Troy Tulowitzki Injury: Josh Rutledge Becomes Fantasy Relevant

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fantasy baseball
San Francisco CA USA Colorado Rockies shortstop Troy Tulowitzki 2 connects in the first inning against the San Francisco Giants at ATT Park Giants won 6 5 Bob Stanton USA TODAY Sports

Troy Tulowitzki was an incredibly risky draft pick this season after sitting out more than 100 games in 2012 with a groin injury. Owners that took a shot on him were rewarded quickly as he put up a .347/.413/.635 line with 16 HR, 51 RBI, and 41 runs over just 61 games. Unfortunately, his season has been stopped in its tracks by a broken rib suffered while diving for a ball, leaving a crater-sized hole in the Rockies lineup and fantasy lineups alike.

With Tulowitzki out anywhere from four-to-six weeks, the Rockies’ middle infield situation looks dim but there is a chance to strike gold with a sleeper like Josh Rutledge who had been sent down just a few weeks ago. Let’s take a look at the Rockies’ middle infield situation and how it’s going to affect your fantasy season going forward.

Josh Rutledge: I was excited about Rutledge’s chances to be an impact player at a shallow position this season after he put up a .274 BA, eight HR, 37 RBI, 37 R, 20 2B, and seven steals in 73 games last year. Instead, Rutledge followed up his rookie campaign with a pedestrian .242 BA, five homers, 13 RBI, 26 R, and five steals in 43 games. The Rockies sent him down to Triple-A where he’s seen a nice resurgence, owning a .348/.438/.565 line with two homers, 10 RBI, 13 R, nine doubles, and a steal in 69 at-bats. The Tulo injury couldn’t have come at a better time for Rutledge who now has the chance to prove his worth.

Whether he plays short or second moving forward, I expect Rutledge to put up production similar to last season. He’s a guy who usually has a solid batting average and the ability to steal 20 and hit 15 home runs. He’s a good doubles hitter, though he hasn’t shown it much in the Majors this year, which is a highly underrated trait. If you’re missing Tulo, you can do a lot worse than Rutledge.

Jonathan Herrera: Herrera got first dibs at the starting shortstop gig when Tulo went down but a fantasy producer he isn’t. While he owns a solid .284 average this season, he’s not a guy who has ever contributed on offense, owning career highs of three home runs, 21 RBI, four steals, and 34 R. I wouldn’t expect much more than that so let’s just go ahead and leave him on the free agent market.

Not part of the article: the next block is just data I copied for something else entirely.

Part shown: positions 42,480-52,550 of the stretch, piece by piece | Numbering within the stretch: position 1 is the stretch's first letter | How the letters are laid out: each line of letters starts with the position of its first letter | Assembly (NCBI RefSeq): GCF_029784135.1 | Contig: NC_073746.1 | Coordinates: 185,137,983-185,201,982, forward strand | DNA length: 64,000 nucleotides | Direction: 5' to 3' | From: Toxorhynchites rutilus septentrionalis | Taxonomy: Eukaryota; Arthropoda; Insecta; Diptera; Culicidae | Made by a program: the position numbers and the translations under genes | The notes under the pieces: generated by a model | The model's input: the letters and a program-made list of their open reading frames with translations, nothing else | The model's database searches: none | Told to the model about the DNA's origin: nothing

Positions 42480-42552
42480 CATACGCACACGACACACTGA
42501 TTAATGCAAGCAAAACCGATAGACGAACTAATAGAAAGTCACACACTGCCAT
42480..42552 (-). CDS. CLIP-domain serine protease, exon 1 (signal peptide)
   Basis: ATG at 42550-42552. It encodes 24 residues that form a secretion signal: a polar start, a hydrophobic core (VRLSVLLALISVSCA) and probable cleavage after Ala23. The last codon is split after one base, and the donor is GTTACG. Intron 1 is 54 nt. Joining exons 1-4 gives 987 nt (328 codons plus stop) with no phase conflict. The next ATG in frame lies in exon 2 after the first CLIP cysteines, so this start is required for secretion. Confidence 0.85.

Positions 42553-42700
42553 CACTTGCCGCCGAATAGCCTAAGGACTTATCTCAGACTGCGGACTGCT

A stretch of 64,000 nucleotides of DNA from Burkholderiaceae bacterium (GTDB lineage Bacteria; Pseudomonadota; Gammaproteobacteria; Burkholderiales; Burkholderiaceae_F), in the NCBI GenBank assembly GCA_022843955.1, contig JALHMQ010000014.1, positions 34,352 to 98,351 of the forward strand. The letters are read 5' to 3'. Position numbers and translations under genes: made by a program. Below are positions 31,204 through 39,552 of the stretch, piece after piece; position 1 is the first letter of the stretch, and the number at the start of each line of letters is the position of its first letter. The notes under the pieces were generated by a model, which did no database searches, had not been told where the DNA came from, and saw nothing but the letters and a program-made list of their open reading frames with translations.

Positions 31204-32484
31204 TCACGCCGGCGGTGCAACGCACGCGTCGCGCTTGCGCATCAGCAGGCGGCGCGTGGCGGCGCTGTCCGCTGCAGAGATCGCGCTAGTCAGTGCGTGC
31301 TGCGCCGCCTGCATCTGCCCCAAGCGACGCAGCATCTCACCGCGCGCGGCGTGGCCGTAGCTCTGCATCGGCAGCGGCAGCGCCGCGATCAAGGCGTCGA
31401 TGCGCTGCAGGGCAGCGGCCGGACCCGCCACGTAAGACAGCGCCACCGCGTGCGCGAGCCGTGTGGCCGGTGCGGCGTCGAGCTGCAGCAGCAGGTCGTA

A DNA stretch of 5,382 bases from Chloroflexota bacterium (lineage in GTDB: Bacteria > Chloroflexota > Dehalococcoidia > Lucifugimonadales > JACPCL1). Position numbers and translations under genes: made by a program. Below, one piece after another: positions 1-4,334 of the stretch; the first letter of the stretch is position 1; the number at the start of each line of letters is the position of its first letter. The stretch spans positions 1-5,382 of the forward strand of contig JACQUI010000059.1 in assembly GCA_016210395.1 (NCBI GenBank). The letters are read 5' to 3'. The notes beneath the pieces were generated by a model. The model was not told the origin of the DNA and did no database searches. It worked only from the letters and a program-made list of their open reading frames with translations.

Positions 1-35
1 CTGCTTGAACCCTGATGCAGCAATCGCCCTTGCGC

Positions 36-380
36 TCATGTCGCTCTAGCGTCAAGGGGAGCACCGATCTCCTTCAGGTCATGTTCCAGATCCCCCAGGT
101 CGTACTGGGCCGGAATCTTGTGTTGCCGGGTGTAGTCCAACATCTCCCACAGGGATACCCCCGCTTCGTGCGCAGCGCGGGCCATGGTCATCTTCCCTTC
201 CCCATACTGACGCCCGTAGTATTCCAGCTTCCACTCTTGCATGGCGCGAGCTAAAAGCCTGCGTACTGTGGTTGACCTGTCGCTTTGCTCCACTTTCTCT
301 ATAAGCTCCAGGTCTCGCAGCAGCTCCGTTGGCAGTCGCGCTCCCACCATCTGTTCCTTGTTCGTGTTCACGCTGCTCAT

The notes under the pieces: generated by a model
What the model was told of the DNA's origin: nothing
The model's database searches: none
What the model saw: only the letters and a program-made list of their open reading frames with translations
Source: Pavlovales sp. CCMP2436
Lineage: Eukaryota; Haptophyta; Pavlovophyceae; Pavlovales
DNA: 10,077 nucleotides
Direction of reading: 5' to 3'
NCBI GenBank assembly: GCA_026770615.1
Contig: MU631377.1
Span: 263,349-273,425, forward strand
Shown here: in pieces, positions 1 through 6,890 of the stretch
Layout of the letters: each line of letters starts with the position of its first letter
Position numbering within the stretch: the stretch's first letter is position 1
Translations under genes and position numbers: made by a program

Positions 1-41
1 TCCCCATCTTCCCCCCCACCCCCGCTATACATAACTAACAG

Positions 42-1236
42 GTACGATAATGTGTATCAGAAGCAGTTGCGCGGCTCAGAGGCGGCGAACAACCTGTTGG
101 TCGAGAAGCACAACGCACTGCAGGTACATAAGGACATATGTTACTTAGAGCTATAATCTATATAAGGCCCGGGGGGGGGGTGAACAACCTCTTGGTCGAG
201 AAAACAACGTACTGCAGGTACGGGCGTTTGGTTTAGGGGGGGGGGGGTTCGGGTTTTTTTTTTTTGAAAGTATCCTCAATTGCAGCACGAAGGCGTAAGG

DJ LeMahieu: LeMahieu is an interesting player and I’m not as quick to dismiss him as I am Herrera. He put up a very solid .297/.332/.410 line last year and while his RBI/run production this season has been dreadful he has added steals to his game with seven swipes through 27 games. Based on what we’ve seen so far and his minor league production, he’s a guy who has a pretty good average, doesn’t strike out or walk, can steal about 15+ bases (though he get’s caught a lot), and gets extra-base hits. If you need steals in deeper leagues, he’s not a bad option with more playing time likely coming his way.

Troy Tulowitzki: As much as it sucks to lose a guy who was likely your best fantasy player, Tulowitzki owners got off easy on this one. The term injury prone has been tossed around a lot since he went down but that’s not entirely fair. Prior to last year, he only missed about 58 games over the previous two seasons. Not great but not a huge injury risk. The biggest concern was his leg health which hasn’t been a problem and a broken rib isn’t an injury that happens because one is prone to them. His legs are healthy, though his steals have evaporated completely after he stole 20 back in 2009. That’s the most important part. Sure, you miss him for four or five weeks but fractures are much easier to recover from than muscle injuries and he should be good to go the rest of the way following the All-Star break. There’s no reason he can’t make a run at 30/100/85 when he returns.

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Igor Derysh
Igor Derysh is Editor-at-Large at XN Sports and has been featured in The Los Angeles Times, Chicago Tribune, Boston Herald, Baltimore Sun, Orlando Sun-Sentinel, and FantasyPros. He has previously covered sports for COED Magazine, Fantasy Alarm, and